Tag Archive for 'stress'

Harvard is Great When You’re Not Stressed Out

Coming back from Thanksgiving break can be a bit of a shocker. Turkey break is a wonderful time to chill out, eat food, ignore homework etc. etc., but getting back onto campus can be painful especially if you’re facing a mountain of work.

Somehow, this is one of the few times, I’ve managed to come back from break without actually facing a mountain of midterms / papers / psets / blahblah. I’ve discovered, funny enough, that Harvard is a fantastic place to be when you’re not stressed out.

There are interesting people about, good conversations to be had, fun events to go to, lots of ways to amuse yourself. But when you’re stressed, Harvard just seems like a dreary place.

If Harvard is lame, it’s because you’re making it that way.

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Surviving Midterms

Of particular relevance is how to survive midterms. Those nasty things that generally happen 2-3 times a semester, despite their name-sake. Whether you’ve survived? your first set or are anticipating midterms next week, this post is relevant for you.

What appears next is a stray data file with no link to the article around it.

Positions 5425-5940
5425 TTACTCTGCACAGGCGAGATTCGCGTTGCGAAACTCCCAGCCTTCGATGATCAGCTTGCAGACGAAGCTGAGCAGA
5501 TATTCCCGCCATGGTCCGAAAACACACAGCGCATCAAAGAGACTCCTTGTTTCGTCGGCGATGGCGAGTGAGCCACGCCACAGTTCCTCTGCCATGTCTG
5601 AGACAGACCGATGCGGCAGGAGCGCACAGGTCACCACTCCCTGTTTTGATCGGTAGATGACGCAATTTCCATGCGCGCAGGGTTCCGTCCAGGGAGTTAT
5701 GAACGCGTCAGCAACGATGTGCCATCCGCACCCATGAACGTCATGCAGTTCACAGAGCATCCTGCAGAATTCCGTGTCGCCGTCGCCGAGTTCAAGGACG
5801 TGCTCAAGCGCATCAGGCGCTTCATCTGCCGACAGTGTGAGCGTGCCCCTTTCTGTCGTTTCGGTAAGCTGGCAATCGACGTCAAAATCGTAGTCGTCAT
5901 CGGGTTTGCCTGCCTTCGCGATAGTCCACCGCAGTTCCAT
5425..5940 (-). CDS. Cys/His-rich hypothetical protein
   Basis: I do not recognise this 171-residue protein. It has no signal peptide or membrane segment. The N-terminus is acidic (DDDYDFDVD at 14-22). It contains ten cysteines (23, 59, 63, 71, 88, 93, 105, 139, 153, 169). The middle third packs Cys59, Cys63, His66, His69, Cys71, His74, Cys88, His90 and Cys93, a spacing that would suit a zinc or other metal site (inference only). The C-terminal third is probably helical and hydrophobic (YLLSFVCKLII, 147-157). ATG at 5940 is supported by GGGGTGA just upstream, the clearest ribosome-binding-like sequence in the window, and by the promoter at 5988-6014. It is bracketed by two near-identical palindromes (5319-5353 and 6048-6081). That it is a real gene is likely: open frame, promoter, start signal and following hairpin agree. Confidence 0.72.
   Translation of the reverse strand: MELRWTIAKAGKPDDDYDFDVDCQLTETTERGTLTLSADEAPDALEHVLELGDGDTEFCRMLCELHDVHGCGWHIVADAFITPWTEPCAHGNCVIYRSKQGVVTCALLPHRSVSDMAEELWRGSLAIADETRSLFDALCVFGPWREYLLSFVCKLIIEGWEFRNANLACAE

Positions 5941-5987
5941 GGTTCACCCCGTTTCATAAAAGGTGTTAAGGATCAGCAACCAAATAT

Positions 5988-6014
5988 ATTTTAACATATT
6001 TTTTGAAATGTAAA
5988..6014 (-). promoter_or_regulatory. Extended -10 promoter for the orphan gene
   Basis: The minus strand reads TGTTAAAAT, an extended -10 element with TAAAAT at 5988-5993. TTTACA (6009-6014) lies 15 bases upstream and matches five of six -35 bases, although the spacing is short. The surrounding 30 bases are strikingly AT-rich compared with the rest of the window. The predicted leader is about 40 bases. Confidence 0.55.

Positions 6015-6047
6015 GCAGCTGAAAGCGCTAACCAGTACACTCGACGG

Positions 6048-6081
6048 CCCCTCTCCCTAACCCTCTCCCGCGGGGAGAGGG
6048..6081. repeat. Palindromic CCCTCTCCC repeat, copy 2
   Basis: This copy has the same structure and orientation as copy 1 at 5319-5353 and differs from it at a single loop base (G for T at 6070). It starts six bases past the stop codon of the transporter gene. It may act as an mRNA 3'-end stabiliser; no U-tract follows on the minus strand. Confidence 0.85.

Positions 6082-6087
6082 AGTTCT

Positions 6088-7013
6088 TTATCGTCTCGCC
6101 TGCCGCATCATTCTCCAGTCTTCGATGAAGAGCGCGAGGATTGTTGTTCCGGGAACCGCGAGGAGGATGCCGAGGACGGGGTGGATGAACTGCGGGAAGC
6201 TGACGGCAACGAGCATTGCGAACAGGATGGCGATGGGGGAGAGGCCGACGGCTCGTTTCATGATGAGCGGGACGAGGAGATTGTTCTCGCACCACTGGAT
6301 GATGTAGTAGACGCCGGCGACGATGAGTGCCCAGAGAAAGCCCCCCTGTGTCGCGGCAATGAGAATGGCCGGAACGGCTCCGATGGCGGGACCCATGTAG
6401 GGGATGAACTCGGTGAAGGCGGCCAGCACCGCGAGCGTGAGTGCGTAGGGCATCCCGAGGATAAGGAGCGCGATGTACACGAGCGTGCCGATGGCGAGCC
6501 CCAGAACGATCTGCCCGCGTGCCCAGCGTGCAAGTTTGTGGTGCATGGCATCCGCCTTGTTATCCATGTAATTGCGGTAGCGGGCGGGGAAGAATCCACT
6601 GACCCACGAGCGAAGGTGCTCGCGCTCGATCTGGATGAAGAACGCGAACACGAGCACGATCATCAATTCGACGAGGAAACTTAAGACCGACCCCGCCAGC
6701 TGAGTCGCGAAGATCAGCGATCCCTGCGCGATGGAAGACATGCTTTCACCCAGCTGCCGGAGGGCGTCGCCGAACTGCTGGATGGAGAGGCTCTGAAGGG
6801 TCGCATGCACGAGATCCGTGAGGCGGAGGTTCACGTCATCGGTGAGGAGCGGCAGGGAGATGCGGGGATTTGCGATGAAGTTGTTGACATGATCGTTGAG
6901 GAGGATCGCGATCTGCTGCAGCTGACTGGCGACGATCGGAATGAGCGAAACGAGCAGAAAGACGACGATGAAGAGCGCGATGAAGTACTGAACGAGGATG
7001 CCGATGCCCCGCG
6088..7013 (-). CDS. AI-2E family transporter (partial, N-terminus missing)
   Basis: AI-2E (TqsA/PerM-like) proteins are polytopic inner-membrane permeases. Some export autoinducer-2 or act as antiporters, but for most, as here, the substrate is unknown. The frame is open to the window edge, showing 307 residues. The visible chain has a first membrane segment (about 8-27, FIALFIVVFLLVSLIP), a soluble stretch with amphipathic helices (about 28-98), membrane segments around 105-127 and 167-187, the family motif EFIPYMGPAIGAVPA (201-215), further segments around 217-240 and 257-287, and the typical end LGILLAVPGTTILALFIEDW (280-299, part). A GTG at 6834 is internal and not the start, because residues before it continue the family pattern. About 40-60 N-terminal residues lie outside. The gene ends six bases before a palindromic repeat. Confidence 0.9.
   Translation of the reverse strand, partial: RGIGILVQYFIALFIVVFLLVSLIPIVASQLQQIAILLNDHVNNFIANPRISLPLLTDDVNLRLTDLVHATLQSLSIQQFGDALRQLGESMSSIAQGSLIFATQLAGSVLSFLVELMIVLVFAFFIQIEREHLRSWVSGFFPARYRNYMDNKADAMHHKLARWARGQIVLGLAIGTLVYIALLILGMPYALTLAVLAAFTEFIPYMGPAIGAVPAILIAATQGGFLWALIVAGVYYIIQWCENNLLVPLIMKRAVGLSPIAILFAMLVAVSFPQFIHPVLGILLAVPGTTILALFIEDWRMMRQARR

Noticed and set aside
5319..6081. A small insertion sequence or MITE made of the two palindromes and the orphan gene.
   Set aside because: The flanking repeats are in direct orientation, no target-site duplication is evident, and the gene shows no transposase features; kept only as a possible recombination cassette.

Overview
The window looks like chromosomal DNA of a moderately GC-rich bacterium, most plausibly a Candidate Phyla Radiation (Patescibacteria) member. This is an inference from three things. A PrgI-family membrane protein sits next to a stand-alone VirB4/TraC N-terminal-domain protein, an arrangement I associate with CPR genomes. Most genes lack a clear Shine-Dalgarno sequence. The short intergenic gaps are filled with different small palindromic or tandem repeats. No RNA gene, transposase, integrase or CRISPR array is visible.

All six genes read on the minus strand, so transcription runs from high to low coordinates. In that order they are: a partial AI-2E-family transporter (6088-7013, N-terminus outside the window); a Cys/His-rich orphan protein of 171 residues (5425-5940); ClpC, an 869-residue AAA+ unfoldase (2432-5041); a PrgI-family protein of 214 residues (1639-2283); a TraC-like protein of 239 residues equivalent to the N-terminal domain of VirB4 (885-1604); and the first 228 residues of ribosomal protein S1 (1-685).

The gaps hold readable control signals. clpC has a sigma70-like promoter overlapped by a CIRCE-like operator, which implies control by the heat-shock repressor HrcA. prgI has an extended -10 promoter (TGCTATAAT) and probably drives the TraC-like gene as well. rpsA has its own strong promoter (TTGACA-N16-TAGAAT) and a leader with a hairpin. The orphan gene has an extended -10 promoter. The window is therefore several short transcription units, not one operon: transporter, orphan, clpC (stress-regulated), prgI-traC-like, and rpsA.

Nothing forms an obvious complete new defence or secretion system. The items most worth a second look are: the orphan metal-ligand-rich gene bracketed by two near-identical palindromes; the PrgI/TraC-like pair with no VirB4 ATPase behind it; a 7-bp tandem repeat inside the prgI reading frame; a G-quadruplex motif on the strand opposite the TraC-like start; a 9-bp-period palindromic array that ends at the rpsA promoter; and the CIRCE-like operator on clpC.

Midterms generally count from 20-40% of your grades in whole, and while that is a lot, the bulk of your grades are actually coming in after the “midpoint” of the semester. (Finals and final papers are worth a ton, and you still have all those response papers / psets.)

So, I’ve just survived my hellish batch of 3 midterms in 2 days (why I haven’t posted in a while). This post will touch on the strategies you can use to make your studying more efficient.

(A post on surviving post-midterms will be coming up soon). Read more…

Just-In-Time Thinking

The Japanese perfected just-in-time inventory, with a great many savings and benefits. Right when you need a product, you produce it. No need to worry about the cost of holding that inventory and sitting pretty on potentially 5,000 extra units of stuff that might not sell.

Similarly, while I was stressing out over my class schedule last summer, I realized the sheer pointlessness of brooding over decisions that I can’t possibly make without further, next-to-the-last-minute information. I’m not going to be able to decide between two core classes unless I shop both of them…two or three months down the road. There’s no point in spending hours two or three months ahead of time trying to decide between the two.

Just-In-Time thinking is a way of managing decision-making, so that you think through what you need to think through WHEN you need to think through it.

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